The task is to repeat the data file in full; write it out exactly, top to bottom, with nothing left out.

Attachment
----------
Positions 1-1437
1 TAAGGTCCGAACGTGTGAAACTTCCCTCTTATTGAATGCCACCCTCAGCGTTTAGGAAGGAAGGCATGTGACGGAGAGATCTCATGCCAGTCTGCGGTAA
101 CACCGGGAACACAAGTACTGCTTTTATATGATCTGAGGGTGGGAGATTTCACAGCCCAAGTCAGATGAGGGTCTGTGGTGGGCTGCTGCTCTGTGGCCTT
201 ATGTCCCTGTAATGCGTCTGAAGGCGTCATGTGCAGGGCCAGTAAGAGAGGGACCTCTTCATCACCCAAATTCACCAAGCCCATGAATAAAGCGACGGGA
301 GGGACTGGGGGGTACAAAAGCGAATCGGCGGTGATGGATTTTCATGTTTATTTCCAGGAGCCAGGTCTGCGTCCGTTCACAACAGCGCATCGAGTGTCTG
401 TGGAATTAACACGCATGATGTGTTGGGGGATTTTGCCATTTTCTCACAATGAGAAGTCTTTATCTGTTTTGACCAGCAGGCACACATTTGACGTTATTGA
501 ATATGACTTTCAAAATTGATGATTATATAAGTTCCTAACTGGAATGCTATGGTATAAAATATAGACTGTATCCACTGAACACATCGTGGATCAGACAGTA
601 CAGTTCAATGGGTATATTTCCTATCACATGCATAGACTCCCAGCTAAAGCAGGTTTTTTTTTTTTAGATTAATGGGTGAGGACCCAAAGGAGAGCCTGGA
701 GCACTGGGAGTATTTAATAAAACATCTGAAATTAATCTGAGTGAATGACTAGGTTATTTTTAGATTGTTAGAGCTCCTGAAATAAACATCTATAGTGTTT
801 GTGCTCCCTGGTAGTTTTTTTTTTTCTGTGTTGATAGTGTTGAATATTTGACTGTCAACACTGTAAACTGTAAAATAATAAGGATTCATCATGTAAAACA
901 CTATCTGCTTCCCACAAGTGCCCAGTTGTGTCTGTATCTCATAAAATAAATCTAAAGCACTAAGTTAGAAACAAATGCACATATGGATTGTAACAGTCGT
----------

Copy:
Positions 1-1437
1 TAAGGTCCGAACGTGTGAAACTTCCCTCTTATTGAATGCCACCCTCAGCGTTTAGGAAGGAAGGCATGTGACGGAGAGATCTCATGCCAGTCTGCGGTAA
101 CACCGGGAACACAAGTACTGCTTTTATATGATCTGAGGGTGGGAGATTTCACAGCCCAAGTCAGATGAGGGTCTGTGGTGGGCTGCTGCTCTGTGGCCTT
201 ATGTCCCTGTAATGCGTCTGAAGGCGTCATGTGCAGGGCCAGTAAGAGAGGGACCTCTTCATCACCCAAATTCACCAAGCCCATGAATAAAGCGACGGGA
301 GGGACTGGGGGGTACAAAAGCGAATCGGCGGTGATGGATTTTCATGTTTATTTCCAGGAGCCAGGTCTGCGTCCGTTCACAACAGCGCATCGAGTGTCTG
401 TGGAATTAACACGCATGATGTGTTGGGGGATTTTGCCATTTTCTCACAATGAGAAGTCTTTATCTGTTTTGACCAGCAGGCACACATTTGACGTTATTGA
501 ATATGACTTTCAAAATTGATGATTATATAAGTTCCTAACTGGAATGCTATGGTATAAAATATAGACTGTATCCACTGAACACATCGTGGATCAGACAGTA
601 CAGTTCAATGGGTATATTTCCTATCACATGCATAGACTCCCAGCTAAAGCAGGTTTTTTTTTTTTAGATTAATGGGTGAGGACCCAAAGGAGAGCCTGGA
701 GCACTGGGAGTATTTAATAAAACATCTGAAATTAATCTGAGTGAATGACTAGGTTATTTTTAGATTGTTAGAGCTCCTGAAATAAACATCTATAGTGTTT
801 GTGCTCCCTGGTAGTTTTTTTTTTTCTGTGTTGATAGTGTTGAATATTTGACTGTCAACACTGTAAACTGTAAAATAATAAGGATTCATCATGTAAAACA
901 CTATCTGCTTCCCACAAGTGCCCAGTTGTGTCTGTATCTCATAAAATAAATCTAAAGCACTAAGTTAGAAACAAATGCACATATGGATTGTAACAGTCGT